Day three dinner is where you all really say good bye and do the tipping thing ... and by this time you are grateful you do not have to earn a living carrying large loads for tourists who must seem so indulgent. One young guy thought it was easy and said he would carry a porters pack for the day- he lasted an hour and swore he would double tip his guys. We did not bring anything along to give as 'presents' and we wished we would have thought to bring extra little things for the families, we hoped we tipped as much as they would have got it there was a group, they certainly deserved it. They really looked after us, and I am guessing they do not get paid much I will never foget their kindness and they even made special concoctions because I was sick .
Last morning is a bit of a rush, you are up at 4.00am and camp broken down because the porters have a 5.30 am train to catch (porters are not allowed on the last part). Its quite exciting waiting inthe dark, all of you in line for the checkpoint to open, all knowing that this is almost the end! We did see that many others had been given breakfast boxes, but we had a great hot breakfast and our usual snacks and a smashing bonus packed lunch. All of the guides warn their clients that you do not have to rush and that there are some really narrow places and often people push past. This was amazingly true, for some weird reason it takes on almost a race like feel for the first hour. Even I felt a surge of energy.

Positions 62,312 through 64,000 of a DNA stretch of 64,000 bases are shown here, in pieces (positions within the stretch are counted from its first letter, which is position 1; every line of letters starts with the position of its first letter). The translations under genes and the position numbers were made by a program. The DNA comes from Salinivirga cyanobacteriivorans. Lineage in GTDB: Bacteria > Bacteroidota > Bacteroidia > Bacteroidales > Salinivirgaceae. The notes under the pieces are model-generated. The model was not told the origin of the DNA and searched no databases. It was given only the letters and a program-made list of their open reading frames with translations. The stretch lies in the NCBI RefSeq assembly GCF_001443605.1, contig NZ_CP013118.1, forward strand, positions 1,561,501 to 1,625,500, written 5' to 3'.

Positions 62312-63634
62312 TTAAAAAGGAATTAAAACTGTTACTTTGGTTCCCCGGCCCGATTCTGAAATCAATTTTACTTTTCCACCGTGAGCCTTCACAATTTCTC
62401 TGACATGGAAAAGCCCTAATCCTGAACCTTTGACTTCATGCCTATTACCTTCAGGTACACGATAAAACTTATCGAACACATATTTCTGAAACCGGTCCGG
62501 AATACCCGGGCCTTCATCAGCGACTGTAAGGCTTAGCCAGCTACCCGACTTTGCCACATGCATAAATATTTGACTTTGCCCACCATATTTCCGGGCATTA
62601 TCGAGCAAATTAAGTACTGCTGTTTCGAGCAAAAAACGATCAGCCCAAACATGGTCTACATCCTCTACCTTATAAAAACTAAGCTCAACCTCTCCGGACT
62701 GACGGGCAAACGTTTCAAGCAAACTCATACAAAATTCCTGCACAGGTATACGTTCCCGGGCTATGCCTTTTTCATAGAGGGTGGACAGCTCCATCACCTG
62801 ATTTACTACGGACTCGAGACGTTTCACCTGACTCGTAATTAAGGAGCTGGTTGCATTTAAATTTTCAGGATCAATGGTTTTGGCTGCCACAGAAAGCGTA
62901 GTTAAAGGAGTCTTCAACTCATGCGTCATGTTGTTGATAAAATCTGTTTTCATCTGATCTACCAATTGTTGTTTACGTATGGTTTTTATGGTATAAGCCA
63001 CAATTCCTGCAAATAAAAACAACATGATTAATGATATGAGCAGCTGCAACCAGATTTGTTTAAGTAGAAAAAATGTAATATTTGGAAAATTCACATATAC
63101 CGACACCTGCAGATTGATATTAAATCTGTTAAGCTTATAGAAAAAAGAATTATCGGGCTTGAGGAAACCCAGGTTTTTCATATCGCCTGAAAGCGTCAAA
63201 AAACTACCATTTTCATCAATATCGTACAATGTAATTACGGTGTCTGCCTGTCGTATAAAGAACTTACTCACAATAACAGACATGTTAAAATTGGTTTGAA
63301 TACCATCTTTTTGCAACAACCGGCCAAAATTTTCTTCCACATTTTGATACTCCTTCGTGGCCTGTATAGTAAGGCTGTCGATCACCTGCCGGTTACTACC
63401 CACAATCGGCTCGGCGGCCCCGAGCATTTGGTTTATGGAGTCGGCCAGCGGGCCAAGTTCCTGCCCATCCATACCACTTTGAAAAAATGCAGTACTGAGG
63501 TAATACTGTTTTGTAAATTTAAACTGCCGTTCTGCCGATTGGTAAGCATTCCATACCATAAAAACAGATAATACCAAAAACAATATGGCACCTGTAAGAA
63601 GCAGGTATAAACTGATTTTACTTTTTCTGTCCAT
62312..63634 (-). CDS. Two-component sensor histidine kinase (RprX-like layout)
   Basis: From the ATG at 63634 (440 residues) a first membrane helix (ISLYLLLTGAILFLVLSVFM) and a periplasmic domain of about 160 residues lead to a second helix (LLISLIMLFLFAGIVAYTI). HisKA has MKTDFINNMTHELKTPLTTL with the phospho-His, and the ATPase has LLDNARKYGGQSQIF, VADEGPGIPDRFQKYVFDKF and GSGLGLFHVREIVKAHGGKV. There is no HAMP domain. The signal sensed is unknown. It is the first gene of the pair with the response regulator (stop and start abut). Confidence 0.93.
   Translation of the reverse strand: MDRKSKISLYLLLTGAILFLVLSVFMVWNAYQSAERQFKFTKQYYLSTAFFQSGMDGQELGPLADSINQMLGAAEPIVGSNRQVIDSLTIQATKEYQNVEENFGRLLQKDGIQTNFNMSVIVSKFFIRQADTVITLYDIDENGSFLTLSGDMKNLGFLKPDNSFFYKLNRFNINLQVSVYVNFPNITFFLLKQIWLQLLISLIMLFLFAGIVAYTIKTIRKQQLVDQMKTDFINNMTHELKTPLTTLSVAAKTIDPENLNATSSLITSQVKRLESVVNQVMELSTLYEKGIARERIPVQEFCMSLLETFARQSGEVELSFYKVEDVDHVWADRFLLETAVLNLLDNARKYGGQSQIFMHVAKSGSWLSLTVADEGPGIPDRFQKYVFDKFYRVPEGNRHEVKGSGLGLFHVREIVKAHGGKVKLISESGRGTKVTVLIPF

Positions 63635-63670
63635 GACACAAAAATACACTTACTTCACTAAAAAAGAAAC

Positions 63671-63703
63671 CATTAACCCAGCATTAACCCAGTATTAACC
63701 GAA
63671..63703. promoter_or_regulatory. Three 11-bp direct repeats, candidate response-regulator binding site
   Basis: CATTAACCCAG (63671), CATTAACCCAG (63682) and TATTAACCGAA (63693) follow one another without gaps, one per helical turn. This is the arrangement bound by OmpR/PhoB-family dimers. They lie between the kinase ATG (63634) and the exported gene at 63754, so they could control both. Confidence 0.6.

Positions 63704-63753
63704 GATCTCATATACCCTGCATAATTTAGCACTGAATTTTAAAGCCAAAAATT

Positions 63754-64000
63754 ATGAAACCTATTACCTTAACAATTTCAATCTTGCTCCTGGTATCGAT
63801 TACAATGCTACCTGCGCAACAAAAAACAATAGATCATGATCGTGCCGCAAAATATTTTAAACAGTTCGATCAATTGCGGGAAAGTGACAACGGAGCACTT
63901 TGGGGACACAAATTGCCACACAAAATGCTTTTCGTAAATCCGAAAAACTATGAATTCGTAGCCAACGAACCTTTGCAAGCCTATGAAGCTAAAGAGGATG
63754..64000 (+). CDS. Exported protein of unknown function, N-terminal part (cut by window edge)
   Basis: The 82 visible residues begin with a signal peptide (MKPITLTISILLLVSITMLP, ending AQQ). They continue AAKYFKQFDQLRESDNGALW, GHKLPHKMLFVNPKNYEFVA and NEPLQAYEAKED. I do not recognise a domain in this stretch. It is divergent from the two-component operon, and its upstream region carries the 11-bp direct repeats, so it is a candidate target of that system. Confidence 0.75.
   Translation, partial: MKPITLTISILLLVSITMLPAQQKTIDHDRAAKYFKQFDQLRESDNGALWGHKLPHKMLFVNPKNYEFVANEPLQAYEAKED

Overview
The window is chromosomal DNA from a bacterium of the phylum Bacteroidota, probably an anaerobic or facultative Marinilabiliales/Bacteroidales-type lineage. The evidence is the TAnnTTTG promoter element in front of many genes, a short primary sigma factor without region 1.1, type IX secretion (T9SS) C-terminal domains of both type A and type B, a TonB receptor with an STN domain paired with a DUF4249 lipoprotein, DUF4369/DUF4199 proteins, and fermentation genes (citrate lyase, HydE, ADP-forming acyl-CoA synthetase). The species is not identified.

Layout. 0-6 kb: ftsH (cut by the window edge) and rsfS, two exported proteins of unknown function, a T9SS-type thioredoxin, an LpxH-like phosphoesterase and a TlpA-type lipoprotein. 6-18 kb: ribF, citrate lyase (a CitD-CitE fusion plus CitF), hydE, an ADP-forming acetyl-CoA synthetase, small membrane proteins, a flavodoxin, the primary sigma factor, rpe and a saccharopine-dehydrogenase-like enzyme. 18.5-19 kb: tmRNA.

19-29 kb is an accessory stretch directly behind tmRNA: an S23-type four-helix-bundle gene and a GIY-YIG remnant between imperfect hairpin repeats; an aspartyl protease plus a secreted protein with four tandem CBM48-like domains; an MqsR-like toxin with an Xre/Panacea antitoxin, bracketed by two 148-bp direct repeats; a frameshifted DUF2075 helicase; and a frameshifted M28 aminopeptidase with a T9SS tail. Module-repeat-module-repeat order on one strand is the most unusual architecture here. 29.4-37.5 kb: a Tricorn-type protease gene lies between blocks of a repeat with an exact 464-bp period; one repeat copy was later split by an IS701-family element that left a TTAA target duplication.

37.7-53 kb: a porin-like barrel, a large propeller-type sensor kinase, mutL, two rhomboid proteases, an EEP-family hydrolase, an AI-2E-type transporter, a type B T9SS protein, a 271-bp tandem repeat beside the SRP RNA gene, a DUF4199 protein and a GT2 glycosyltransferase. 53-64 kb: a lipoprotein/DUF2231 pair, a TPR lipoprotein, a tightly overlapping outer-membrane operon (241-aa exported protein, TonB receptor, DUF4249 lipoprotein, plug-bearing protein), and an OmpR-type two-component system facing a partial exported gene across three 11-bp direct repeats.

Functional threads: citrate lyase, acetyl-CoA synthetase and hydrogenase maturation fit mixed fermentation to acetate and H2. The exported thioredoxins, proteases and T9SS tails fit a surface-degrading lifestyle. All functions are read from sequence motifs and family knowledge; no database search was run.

We got to the Sun Gate after a final steep challenge just time to see the sun rise - there had been lots of mist and cloud cover for most of the hike but it was like the curtains drew back for a short time and we were there! I actually got teary - it was emotional, this grandmother had made it after all!